Omslagsbild: Gå förlorad

Date of release: 2019-03-27
Pages: 250
Sold to: Norway: Cappelen Damm
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Gå förlorad /At a Loss

Anders is married to Kristina, and father to Anna. Along with his mother, Gunnel, they are all the family he has, and he loves them immensely. Sometimes almost too much, the very thought of them being harmed makes his body tighten and his teeth grind, still he can’t help from imagining the worst-case scenario. To lose them would be the worst thing of all – yet still alluring. If you are alone, you cannot be deserted.

Anders, like his mother, is a psychologist, and he runs his practice in his mother’s offices/apartment. Unlike his mother, he carries no grand ambitions. Someday, he will try to find another office to work from. (Someday, his mother’s apartment will be his instead.) He bakes sour-dough bread, goes for runs, drives his daughter from the stable, pleases his wife in bed, shops for groceries and knows exactly how much fruit is needed. There shall be no room for misunderstandings or displease in their family. Still, something is chafing.

Over the course of twenty years, we accompany Anders as a husband, father and son. A marriage that evolves, a daughter that grows up, a mother that becomes an old woman. In the middle of it all is a man who is watching the events taking place, sometimes crippled by fear, sometimes desperately trying to stop time.

In her new novel Agnes Lidbeck investigates the small truths and the big lies in our lives, the difference between our aspirations and our potentials, the explosive nature of our emotional reactions and our rational explanations for why we couldn't achieve more.

At a Loss is the final, free-standing, part of Lidbeck’s “Playing House” triptych, following Supporting Act and The Rift.


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At a Loss turns into a very brave attempt to understand, not forgive but understand, male domestic abuse, by depicting a man’s alienation and inadequacy in a coordinate system where the fixed points – the mother, the wife, the daughter – constantly educates, judges and forgives, but refuses to see him for who he really is. The novel is apparently the final part of a triptych about relationships, but still we have only just seen the beginning of an authorship that is stringent, nuanced and austerely poignant in a way that makes Agnes Lidbeck one of Swedish prose’s foremost contemporary voices. I can’t remember, off the top of my head, when I last read a novel that affected me so deeply, that has lingered for so long and that still, as I’m browsing my review copy, has made me so melancholic yet so excited about the prospects of literature .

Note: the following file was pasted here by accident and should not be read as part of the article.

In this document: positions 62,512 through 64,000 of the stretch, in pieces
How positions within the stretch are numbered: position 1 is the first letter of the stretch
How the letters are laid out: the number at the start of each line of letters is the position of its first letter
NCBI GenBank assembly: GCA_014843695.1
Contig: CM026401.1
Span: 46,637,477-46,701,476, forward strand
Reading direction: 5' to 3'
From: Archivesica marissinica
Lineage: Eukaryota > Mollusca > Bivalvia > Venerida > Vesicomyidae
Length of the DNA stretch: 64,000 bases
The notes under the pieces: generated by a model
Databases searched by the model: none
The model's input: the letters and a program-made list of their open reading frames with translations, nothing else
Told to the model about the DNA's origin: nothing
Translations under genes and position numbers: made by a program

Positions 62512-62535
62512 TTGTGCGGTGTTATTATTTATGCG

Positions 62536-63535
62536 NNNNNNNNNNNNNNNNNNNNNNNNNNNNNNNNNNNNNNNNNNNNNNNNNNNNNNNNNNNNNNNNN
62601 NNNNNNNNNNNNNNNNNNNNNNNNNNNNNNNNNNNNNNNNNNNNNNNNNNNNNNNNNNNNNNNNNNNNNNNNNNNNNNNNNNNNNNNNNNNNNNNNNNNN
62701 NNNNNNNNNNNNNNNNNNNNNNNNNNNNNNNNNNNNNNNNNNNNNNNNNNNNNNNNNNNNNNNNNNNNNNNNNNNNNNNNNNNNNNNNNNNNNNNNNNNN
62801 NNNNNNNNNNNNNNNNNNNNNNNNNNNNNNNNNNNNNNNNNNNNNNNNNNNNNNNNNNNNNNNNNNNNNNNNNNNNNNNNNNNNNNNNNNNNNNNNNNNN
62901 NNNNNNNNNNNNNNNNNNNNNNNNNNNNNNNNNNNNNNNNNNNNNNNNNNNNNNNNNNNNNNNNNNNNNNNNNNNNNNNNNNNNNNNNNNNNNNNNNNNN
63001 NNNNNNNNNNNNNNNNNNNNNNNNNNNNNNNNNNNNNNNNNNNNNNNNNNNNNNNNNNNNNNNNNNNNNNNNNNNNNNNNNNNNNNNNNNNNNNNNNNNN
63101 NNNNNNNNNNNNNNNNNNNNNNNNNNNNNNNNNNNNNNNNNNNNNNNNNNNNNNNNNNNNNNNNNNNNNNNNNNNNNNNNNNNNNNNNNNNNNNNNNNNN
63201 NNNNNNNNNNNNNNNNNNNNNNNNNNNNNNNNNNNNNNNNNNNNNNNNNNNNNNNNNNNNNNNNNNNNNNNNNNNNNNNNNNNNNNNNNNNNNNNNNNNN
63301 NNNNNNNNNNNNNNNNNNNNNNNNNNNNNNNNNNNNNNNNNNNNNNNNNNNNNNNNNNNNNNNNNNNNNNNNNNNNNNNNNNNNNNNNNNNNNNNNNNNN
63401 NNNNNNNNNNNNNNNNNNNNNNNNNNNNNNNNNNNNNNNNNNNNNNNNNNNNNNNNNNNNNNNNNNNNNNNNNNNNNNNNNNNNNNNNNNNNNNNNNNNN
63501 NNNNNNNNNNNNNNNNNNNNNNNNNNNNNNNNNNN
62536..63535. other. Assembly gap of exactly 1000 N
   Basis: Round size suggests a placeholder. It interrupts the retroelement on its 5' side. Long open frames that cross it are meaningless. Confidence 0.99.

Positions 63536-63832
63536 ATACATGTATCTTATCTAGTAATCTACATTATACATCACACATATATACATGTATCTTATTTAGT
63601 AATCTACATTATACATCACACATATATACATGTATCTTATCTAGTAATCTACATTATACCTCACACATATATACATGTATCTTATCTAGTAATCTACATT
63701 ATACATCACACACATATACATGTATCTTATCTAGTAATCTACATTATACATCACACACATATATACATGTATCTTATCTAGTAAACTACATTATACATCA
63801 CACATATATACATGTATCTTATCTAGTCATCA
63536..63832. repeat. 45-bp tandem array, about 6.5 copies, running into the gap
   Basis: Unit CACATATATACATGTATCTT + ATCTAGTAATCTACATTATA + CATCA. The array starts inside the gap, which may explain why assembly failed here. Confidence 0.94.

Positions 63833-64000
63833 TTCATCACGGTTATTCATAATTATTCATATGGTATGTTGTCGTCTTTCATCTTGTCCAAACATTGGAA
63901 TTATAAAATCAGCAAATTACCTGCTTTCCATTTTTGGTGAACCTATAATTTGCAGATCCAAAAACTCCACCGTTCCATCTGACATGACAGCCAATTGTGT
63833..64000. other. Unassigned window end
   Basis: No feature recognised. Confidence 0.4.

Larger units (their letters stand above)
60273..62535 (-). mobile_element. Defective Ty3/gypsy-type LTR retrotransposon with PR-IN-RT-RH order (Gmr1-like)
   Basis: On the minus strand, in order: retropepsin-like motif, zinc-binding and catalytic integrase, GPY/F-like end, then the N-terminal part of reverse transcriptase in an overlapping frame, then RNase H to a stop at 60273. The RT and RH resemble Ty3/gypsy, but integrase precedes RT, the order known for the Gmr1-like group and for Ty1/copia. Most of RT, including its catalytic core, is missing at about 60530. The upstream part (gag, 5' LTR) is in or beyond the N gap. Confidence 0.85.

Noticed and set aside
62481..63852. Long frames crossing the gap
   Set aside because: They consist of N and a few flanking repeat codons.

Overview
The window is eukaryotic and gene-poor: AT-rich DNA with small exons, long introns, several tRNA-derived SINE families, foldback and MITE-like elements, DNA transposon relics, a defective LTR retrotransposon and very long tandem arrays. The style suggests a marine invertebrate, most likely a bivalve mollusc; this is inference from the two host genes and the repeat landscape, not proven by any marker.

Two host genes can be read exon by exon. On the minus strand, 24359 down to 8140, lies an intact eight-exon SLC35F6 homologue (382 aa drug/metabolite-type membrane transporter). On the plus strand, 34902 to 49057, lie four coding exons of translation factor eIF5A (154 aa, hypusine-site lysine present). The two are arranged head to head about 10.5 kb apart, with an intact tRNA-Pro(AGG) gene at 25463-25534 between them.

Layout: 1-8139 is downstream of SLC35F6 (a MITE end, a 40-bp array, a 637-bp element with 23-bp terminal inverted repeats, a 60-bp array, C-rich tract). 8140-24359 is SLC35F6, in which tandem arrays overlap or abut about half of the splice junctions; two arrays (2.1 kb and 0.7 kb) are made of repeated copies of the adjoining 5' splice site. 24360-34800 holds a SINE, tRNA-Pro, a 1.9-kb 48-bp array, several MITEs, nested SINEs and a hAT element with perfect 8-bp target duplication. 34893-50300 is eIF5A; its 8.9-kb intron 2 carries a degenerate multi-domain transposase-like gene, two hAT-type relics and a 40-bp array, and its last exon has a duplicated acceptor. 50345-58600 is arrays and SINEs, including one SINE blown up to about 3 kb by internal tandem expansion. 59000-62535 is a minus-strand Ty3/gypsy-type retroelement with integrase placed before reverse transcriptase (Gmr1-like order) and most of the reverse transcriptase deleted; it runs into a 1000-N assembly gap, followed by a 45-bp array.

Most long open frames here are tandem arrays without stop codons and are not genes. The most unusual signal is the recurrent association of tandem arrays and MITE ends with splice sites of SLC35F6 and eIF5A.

Agnes Lidbeck has a knack for finding the most hideous, the most trivial, but also the true darkness in our modern lives /… / With her triptych Lidbeck has composed a distressingly universal work about contemporary life that will be relevant for some time to come.
Norra Skåne
Lidbeck’s ability to write about the passing of time, days and years that blend into one, is on a par with Virginia Woolf, and her fictive universe recalls Bergman.
Upsala Nya Tidning
Agnes Lidbeck is magnificent at finding the pressure points that expose human irrationality /… / A less gifted author would probably not manage the structure. The gaps in both plot and time between the book’s five sections could have made the story sweeping but Lidbeck achieves it splendidly. The perfect pitch, the stylistic acuity, the superb personification, the elegance of the responses that only take place through a phrase or a thought: everything suggests Lidbeck’s significance as an author and becomes a joy to read.
Nya Wermlands-Tidningen

Agnes Lidbeck (b. 1981) lives in Stockholm. Her debut novel Supporting Act was one of the most celebrated books of 2017 and was later awarded Borås Tidning's Debutant Prize. It also established Agnes Lidbeck as a popular columnist in Sweden's biggest daily newspaper, Dagens Nyheter.

Lidbeck's critically acclaimed second novel The Rift was published in 2018. 

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